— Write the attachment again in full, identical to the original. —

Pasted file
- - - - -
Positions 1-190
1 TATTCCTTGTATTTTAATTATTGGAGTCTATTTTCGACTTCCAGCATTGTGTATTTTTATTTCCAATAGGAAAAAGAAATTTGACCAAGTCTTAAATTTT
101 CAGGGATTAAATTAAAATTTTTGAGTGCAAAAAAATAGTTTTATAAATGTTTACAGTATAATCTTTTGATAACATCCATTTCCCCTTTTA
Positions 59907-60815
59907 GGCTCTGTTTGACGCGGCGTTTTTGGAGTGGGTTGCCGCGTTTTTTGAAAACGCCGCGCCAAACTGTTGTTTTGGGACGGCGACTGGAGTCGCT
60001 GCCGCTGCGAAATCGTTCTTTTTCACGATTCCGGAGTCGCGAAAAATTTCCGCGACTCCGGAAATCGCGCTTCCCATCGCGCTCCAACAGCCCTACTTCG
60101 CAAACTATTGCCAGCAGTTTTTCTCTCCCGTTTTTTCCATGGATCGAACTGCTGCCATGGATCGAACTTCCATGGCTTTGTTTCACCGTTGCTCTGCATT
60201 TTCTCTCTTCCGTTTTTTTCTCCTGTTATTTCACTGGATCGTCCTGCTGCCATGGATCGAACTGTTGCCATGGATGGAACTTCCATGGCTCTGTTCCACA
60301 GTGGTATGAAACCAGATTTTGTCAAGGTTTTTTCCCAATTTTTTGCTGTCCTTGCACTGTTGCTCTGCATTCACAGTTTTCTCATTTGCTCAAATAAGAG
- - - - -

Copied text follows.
Positions 1-190
1 TATTCCTTGTATTTTAATTATTGGAGTCTATTTTCGACTTCCAGCATTGTGTATTTTTATTTCCAATAGGAAAAAGAAATTTGACCAAGTCTTAAATTTT
101 CAGGGATTAAATTAAAATTTTTGAGTGCAAAAAAATAGTTTTATAAATGTTTACAGTATAATCTTTTGATAACATCCATTTCCCCTTTTA
Positions 59907-60815
59907 GGCTCTGTTTGACGCGGCGTTTTTGGAGTGGGTTGCCGCGTTTTTTGAAAACGCCGCGCCAAACTGTTGTTTTGGGACGGCGACTGGAGTCGCT
60001 GCCGCTGCGAAATCGTTCTTTTTCACGATTCCGGAGTCGCGAAAAATTTCCGCGACTCCGGAAATCGCGCTTCCCATCGCGCTCCAACAGCCCTACTTCG
60101 CAAACTATTGCCAGCAGTTTTTCTCTCCCGTTTTTTCCATGGATCGAACTGCTGCCATGGATCGAACTTCCATGGCTTTGTTTCACCGTTGCTCTGCATT
60201 TTCTCTCTTCCGTTTTTTTCTCCTGTTATTTCACTGGATCGTCCTGCTGCCATGGATCGAACTGTTGCCATGGATGGAACTTCCATGGCTCTGTTCCACA
60301 GTGGTATGAAACCAGATTTTGTCAAGGTTTTTTCCCAATTTTTTGCTGTCCTTGCACTGTTGCTCTGCATTCACAGTTTTCTCATTTGCTCAAATAAGAG